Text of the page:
Yesterday afternoon, a reporter from the Boston Herald called my home number. A number I never give out professionally. Because, you know, it’s my home number.
A number I have listed under my husband’s name so I’m not easy to find. Because even though I know that my stalker ex-boyfriend from the early 1990’s knows my husband’s name and our current address (pathetic, I know), the many years of dealing with him has left me in the habit of erring on the side of caution when it comes to privacy.
The reporter wanted to ask my opinion about the recent 8-week maternity leave ruling in Massachusetts. I put the reporter on hold so I could get Laurel settled with an activity while I took the call, then asked her how she got my phone number. The conversation went something like this:
Me: “I’m happy to talk to reporters but I never give out this number. I prefer that media contact me by e-mail, as indicated on my website. Can you tell me how you got this number?”
Reporter: “I looked it up in a database.”
Me: “I shouldn’t be in a database. This telephone number is not under my name.”
Reporter: “Actually, I looked it up under your husband’s name.”
Me: “Excuse me? How did you find that information? My husband and I have different surnames and I purposefully list the phone under his name so I’m not easy to find. I prefer to keep my daughter and husband as separate from my public activities as possible.”
Reporter: “We have a special sleuthing database that we pay a lot of money to have access to. It’s the same kind of database that background investigators and the police use.”
Me: [Envision mouth hanging open] “I find that really, really creepy.”
Reporter: “Oh, well don’t worry, you were really hard to find. I don’t think anyone else will be calling you soon.”
As if that was supposed to make me feel better.
Admittedly, as this conversation went down, I was: a) in a state of shock; b) still interested in conversing about the 8-week maternity leave ruling; c) exhausted and emotionally hung over from BlogHer; and d) having flashbacks of sitting at my college public safety office asking them to kick my stalker ex-boyfriend off campus if they saw his car on the property. Had I been in a more lucid state of mind, perhaps I should have refused to speak to her given that she clearly didn’t respect me enough to not violate my privacy. But I did give the interview. And she was actually very nice and we had a very pleasant conversation.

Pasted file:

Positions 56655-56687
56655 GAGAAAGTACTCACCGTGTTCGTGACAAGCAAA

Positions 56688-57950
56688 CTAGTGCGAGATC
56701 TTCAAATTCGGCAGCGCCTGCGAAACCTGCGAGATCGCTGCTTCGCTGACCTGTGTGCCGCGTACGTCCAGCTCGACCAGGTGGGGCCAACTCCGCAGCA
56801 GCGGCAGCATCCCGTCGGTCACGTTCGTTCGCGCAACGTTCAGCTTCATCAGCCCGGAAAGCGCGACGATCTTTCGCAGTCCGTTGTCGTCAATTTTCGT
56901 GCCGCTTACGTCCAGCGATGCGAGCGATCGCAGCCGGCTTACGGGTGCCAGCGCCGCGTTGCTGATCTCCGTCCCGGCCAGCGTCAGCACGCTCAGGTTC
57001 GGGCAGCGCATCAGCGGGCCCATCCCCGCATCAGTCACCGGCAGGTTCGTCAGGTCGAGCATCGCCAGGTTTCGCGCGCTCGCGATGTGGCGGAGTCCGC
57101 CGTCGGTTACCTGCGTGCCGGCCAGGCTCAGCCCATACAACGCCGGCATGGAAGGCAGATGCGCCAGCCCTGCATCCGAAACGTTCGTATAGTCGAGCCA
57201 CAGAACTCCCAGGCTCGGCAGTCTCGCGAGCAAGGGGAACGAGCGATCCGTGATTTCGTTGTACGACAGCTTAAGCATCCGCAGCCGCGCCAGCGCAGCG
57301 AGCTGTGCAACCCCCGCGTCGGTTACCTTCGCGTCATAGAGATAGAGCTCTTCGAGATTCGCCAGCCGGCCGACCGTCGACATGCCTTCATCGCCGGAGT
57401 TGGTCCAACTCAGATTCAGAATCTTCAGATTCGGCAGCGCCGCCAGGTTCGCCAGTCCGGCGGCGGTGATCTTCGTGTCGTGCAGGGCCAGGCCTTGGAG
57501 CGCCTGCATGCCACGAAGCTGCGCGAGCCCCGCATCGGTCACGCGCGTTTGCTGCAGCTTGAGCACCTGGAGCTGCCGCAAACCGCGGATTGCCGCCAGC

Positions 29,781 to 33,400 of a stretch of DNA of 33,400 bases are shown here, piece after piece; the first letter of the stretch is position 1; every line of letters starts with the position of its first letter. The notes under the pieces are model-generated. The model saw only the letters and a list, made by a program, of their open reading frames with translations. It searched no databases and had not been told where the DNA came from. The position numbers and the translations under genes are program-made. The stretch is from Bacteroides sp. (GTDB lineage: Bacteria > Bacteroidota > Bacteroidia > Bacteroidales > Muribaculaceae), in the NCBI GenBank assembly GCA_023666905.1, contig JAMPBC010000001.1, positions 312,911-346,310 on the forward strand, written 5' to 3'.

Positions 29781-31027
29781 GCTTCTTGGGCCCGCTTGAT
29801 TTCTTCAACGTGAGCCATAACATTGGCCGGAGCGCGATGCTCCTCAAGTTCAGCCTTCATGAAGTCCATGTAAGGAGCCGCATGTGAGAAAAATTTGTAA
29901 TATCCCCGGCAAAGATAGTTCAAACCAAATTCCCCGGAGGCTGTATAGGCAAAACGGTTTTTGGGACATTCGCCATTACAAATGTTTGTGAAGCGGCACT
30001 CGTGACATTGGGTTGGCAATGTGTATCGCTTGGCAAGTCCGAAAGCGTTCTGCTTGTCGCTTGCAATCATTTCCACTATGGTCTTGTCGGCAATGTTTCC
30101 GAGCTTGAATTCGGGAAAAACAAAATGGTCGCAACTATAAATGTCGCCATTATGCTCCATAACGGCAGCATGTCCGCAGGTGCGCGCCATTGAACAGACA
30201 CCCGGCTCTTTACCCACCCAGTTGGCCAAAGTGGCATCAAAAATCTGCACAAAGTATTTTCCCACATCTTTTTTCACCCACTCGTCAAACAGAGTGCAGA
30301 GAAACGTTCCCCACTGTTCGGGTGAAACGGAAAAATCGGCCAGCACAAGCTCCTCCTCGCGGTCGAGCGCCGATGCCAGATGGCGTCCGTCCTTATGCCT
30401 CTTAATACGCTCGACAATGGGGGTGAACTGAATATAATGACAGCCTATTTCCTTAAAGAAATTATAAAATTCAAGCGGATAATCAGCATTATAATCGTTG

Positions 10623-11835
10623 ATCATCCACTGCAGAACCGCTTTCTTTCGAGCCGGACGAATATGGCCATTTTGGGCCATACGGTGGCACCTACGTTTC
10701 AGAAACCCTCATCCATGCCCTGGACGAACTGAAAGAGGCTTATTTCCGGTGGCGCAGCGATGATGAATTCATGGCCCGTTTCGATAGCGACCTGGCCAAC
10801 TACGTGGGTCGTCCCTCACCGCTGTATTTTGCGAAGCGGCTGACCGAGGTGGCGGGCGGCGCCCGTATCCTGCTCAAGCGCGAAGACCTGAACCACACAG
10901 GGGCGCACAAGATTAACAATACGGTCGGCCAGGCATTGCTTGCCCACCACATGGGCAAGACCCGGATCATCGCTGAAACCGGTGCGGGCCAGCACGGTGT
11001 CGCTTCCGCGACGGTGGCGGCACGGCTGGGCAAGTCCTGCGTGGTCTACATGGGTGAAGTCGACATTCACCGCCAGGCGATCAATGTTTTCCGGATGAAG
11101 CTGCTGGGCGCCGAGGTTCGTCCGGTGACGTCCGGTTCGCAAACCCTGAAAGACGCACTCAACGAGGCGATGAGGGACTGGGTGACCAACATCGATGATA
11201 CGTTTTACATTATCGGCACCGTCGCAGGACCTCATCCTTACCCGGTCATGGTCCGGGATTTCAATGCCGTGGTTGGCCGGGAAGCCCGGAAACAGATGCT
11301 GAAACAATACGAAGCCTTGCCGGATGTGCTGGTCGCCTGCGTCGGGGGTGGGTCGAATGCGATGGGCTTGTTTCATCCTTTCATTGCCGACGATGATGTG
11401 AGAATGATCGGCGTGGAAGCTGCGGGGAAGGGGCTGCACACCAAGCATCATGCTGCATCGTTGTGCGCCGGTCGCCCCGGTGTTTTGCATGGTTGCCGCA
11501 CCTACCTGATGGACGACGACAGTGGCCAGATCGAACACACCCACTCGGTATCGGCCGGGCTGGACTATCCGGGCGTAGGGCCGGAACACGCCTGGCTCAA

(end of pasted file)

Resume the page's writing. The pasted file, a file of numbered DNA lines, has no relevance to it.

That said, this experience left me with a bad taste in my mouth. Whatever perception one might have of the Boston Herald, it’s still a newspaper. And in my lofty, idealistic world, that means that reporters ought to operate by a code of ethics, which not only includes reporting honestly and with integrity, but not violating the privacy of the people to be interviewed. I know I’m probably more stringent about privacy than most due to my stalker issue + my many years in academia and in HIPAA training, but still, there ought to be standards. I refuse to pass along private email addresses when people ask me to make connections (instead I ping person B and let them know person A wants to connect), much less pimp out private phone numbers. And even if I had access to some expensive database, were I in this reporter's shoes, I certainly wouldn’t go digging for private information when it takes about 10 seconds to click over to a person's contact page (which even has an easy to click to Media Inquiries section) and fire off an email.
In the past four years, I have been contacted by media outlets large and small and never, ever has one of these outlets found it necessary to dig for my home phone number via a private investigation database. In fact, just today I received an interview request from WGBH and lo and behold, they contacted me via the media request e-mail address provided on my website.
So Boston Herald, if this is the way you teach your reporters to roll, I suggest you revise your practices. Because sadly, yesterday, one of your reporters acted no better than my stalker ex-boyfriend.